Yavneh was the town which gave us Rabbinic Judaism, to which all modern Jews are heirs. Rabbinic Judaism didn’t care about blood lines. It didn’t care about prophecy—in fact, our ancient Sages formally declared that the age of prophecy was over, and that henceforth, only children and fools would be touched by the prophetic voice. Leadership, power and communal decisions were now open to any man who had academic capability to learn Jewish law. Half the population suddenly had, if not a voice, the opportunity to have a voice. It didn’t matter what your background was or whether your family was rich. Indeed, one of the most notable and colorful Talmudic scholars, Resh Lakish, was formerly a highway brigand and a gladiator.
Out of this new meritocracy, new forms of courts were created and decisions were made by popular vote. Moreover, this form of self-rule would develop into the legal works of Mishnah, the Talmud and the later responsa literature (known as Questions and Answers or Shaylot v’teshuvot). Highly remarkable about these works was how minority opinions that “lost the election” were preserved on the record. If you want to understand where the Jewish love of questions comes from, and our cultural willingness to entertain a wide variety of ideas, this is the source.
Unfortunately, the rise of this more inclusive form of self-rule coincided with the loss of Jewish political autonomy, a state of powerlessness that would remain in place until the birth of Israel and the return en masse, to our ancient homeland. When we re-entered history as active participants, both our legacy of rabbinic inclusion and our exposure to democratic societies ensured that Israel would become a democratic nation. The Ashkenazic Jews who formulated modern Zionism lived in Europe, where the locus of identity centered on the individual. The challenge with individuality, however, is that people increasingly have felt isolated, anxious and deeply insecure.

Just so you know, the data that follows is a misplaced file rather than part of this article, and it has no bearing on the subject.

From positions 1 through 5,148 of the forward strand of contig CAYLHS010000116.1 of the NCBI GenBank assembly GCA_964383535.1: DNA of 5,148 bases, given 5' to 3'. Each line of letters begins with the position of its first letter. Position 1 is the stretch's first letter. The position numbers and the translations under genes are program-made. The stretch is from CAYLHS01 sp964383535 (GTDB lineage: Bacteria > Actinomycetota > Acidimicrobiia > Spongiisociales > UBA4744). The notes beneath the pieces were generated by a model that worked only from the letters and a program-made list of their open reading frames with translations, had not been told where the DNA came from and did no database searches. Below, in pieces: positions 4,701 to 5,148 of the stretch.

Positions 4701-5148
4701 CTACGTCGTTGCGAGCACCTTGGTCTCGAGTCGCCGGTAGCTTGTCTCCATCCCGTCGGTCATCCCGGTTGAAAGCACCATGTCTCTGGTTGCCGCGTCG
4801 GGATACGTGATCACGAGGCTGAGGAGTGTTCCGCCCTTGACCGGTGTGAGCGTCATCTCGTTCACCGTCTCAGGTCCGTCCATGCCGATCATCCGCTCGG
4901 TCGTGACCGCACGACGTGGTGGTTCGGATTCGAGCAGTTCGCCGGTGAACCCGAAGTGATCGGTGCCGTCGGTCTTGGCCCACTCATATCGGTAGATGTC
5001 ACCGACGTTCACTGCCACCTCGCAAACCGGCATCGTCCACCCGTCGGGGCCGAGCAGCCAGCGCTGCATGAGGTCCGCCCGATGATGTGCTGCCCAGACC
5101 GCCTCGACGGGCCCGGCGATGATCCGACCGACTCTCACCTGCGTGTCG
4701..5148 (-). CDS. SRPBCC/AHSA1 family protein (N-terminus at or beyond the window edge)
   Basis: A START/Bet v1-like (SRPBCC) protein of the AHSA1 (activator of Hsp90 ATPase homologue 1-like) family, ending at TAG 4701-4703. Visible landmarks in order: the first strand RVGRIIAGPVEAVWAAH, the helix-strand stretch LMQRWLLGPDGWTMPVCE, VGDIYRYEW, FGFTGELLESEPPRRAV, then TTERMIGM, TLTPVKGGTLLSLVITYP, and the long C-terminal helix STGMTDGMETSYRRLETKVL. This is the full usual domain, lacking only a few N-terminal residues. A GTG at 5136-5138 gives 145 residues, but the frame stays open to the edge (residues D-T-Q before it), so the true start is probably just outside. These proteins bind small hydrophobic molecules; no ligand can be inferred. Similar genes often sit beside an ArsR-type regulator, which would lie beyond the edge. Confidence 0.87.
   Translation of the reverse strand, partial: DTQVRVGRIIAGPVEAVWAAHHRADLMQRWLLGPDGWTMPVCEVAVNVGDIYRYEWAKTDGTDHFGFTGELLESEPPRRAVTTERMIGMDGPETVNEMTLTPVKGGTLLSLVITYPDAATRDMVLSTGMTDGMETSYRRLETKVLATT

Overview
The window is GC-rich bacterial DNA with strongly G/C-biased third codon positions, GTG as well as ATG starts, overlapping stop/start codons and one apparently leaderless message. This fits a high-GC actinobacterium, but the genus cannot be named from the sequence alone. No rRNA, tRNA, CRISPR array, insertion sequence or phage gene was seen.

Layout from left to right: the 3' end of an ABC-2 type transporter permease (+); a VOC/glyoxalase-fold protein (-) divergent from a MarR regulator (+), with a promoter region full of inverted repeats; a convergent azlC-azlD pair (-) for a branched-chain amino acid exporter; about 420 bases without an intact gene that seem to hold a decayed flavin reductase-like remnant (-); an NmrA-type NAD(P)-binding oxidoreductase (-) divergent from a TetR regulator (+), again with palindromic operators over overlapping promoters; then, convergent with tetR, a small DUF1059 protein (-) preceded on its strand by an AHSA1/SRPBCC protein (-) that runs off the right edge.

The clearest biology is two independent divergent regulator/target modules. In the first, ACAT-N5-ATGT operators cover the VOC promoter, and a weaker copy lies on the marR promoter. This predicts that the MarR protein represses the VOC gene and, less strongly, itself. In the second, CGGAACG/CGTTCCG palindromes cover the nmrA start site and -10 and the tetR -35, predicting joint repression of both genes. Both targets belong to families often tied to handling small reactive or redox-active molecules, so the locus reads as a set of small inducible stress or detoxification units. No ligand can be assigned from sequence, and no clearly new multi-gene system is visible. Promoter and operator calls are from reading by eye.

The Modern Era, What is Riding on the Election and a Useful Jewish Concept
There’s an important article in the October 5th Atlantic by David Brooks. It’s entitled “America is Having a Moral Convulsion,” and it should be mandatory reading. Brooks carefully tracks the loss of trust in America that has been building for decades. He underscores how we have lost faith in our institutions, liberalism, civility and rational thought. We are living through an “age of precarity.” He states that “the culture that is emerging, and which will dominate American life over the next decades, is a response to a prevailing sense of threat. This new culture values security over liberation, equality over freedom, the collective over the individual.”